Madam Speaker, I find the government member's comments to the effect that new members may not be familiar with this omnibus bill somewhat condescending. On the contrary, we are very familiar with it; we are informed. We know that bills of this nature have been introduced in the past, although certain provisions were a little different and several minimum sentences have been added.

Accordingly, when we talk about offender accountability and responsibility regarding drugs, can the member across the floor explain to us on what basis they can say that measures are in place to help offenders? We know that only one in five offenders receives any help in terms of mental health and rehabilitation, and that few of these people get any meaningful help.

Safe Streets and Communities ActGovernment Orders

4:55 p.m.

Conservative

Brian Jean Conservative Fort McMurray—Athabasca, AB

Madam Speaker, I thank the member for the question regarding provincial jurisdiction.

I have seen in this place some constructive work by Liberal, Bloc and NDP members on some of our legislation. I can assure the member that we do not believe that this is perfect legislation. It is large and it has been around for a while, but it is not perfect. That is why there have been some changes over the summer. We would ask for her input, and the input of all members, to make it even more perfect. If they see places where we should impose minimum sentences or increase sentences for particularly violent offences or offences against children, I would suggest that the Minister of Justice would be more than happy to have that input and implement those changes.

If the member does have that, please come across and explain exactly why the punishment is not severe enough; how we could utilize it to rehabilitate or actually change the justice system; and, as to what has happened in this country over the last 20 or 30 years, how to make the streets safer for Canadians and respond better to what they want.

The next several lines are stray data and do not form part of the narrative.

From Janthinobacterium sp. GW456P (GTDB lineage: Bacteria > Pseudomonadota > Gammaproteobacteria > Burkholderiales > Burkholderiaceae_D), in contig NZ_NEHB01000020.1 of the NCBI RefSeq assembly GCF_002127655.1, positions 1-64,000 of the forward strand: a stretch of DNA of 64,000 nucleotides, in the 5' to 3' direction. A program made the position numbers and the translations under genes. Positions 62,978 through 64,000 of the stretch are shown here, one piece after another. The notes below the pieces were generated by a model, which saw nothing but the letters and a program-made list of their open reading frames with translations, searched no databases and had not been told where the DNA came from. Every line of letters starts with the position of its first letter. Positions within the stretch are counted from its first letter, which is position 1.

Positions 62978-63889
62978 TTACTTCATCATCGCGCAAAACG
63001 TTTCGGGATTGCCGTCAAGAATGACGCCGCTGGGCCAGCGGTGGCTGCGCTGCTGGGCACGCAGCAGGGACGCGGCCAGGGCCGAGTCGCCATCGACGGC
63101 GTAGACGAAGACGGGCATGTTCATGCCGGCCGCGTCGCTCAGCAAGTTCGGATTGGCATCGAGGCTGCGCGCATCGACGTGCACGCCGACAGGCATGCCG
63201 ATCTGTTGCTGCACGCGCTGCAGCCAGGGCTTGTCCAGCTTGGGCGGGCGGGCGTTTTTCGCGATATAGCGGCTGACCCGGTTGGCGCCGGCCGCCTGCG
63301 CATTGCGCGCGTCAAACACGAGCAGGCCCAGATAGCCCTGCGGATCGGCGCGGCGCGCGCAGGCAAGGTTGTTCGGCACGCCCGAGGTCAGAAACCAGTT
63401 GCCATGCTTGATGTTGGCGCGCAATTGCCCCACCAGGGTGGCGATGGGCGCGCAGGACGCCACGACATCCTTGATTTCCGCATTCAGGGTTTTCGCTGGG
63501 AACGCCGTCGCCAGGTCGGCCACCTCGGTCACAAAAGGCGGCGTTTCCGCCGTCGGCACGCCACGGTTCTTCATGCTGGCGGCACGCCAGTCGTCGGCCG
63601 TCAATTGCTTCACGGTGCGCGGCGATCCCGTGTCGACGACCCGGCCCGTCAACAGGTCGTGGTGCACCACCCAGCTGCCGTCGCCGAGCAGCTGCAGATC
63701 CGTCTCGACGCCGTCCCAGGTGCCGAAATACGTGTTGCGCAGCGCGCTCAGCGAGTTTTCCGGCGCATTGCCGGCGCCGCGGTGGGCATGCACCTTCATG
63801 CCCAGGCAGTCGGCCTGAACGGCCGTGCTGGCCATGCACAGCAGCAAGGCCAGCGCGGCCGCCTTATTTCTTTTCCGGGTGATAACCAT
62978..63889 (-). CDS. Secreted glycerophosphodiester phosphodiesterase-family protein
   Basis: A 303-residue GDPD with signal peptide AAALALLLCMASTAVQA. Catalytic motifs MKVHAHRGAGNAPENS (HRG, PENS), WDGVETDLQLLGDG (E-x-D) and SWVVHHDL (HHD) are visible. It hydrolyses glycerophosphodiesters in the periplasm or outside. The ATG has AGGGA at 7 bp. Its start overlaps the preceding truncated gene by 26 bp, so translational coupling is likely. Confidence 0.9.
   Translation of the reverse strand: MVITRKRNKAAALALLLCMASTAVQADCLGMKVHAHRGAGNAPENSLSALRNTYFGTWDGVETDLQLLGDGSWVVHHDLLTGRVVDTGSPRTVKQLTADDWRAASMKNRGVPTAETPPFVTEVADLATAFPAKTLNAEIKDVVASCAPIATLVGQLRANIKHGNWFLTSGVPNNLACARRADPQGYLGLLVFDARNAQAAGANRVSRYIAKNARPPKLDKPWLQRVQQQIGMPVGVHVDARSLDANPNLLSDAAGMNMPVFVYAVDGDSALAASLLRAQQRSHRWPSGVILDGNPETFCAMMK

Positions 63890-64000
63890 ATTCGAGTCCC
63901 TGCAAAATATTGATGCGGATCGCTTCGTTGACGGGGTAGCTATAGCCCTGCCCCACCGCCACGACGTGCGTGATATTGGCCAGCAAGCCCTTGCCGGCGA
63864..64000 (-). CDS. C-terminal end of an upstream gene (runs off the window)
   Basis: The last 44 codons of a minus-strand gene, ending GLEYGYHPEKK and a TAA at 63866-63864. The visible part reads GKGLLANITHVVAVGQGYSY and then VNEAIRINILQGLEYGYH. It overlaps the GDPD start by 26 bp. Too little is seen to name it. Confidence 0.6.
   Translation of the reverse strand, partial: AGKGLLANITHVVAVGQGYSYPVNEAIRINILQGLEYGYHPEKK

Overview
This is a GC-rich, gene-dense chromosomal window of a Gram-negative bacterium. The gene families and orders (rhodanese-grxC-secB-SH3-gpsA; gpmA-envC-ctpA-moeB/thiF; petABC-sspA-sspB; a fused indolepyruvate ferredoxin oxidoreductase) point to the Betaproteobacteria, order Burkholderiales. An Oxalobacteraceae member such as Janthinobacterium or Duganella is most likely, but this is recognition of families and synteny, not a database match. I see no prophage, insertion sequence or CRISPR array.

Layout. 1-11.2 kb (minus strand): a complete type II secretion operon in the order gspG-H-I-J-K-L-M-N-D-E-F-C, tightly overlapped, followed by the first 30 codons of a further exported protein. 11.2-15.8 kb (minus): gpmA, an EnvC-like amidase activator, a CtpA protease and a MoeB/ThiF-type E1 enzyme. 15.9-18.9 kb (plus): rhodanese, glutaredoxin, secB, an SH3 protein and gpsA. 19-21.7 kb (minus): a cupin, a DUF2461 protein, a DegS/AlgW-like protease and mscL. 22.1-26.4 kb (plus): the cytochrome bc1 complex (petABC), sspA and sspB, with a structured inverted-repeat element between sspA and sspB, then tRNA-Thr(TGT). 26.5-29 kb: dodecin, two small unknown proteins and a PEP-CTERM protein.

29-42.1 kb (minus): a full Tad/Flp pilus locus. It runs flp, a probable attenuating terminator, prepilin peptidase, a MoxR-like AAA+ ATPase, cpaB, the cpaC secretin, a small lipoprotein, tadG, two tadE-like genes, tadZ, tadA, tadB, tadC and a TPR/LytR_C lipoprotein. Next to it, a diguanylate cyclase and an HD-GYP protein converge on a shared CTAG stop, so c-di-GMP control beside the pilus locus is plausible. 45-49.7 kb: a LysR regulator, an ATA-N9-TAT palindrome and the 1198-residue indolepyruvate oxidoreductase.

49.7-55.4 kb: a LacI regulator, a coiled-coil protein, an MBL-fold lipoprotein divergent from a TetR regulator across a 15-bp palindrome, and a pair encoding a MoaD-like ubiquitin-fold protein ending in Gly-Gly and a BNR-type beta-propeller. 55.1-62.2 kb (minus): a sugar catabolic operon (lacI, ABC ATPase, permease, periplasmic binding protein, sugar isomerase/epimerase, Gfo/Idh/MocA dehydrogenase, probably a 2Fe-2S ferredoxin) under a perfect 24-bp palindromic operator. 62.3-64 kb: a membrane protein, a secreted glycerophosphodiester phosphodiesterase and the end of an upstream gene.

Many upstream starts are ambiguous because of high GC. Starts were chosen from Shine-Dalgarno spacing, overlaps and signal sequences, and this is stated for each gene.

Safe Streets and Communities ActGovernment Orders

4:55 p.m.

NDP

Matthew Kellway NDP Beaches—East York, ON

Madam Speaker, I thank my colleague for his speech and I am delighted to know that he has practised criminal law. He would likely know that jurisdictions around the world, including jurisdictions here in North America, our own federal government and five provincial governments, are seeking ways to relieve congestion and delay in our court systems.

One of my many concerns about the bill is that it is, in fact, going to overwhelm our court system. It would do quite the opposite of its purported intention, which is to provide justice for victims and safer communities.

I wonder it the member could advise us as to what the bill does, or what the government is prepared to do, to relieve congestion and delays in our provincial and federal court systems.

Safe Streets and Communities ActGovernment Orders

4:55 p.m.

Conservative

Brian Jean Conservative Fort McMurray—Athabasca, AB

Madam Speaker, the member is correct. It is a concern of mine as well having practised law in Fort McMurray, and it was a very busy criminal practice.

I would note some other statistics. I do not have them in front of me, but from memory I think only 6% to 8% of crimes are actually solved in this country. I also understand that somewhere around 70% or 80% of the offences committed in this country are done by someone who has committed them before and has been in jail before. These are startling and troubling statistics.

I have represented people who had 10 or 12 previous impaired driving convictions and those with four or five assaults. There were some people who had three or four pages to their record, which does not mean four or five assaults but probably somewhere in the neighbourhood of 30 or 40 previous convictions, and it is difficult to get the convictions.

We clearly need to send a message, but to save a dime, the cost to taxpayers, the cost to the citizens of Canada, for not making sure people pay for the crimes they commit I would suggest far outweighs the opposite.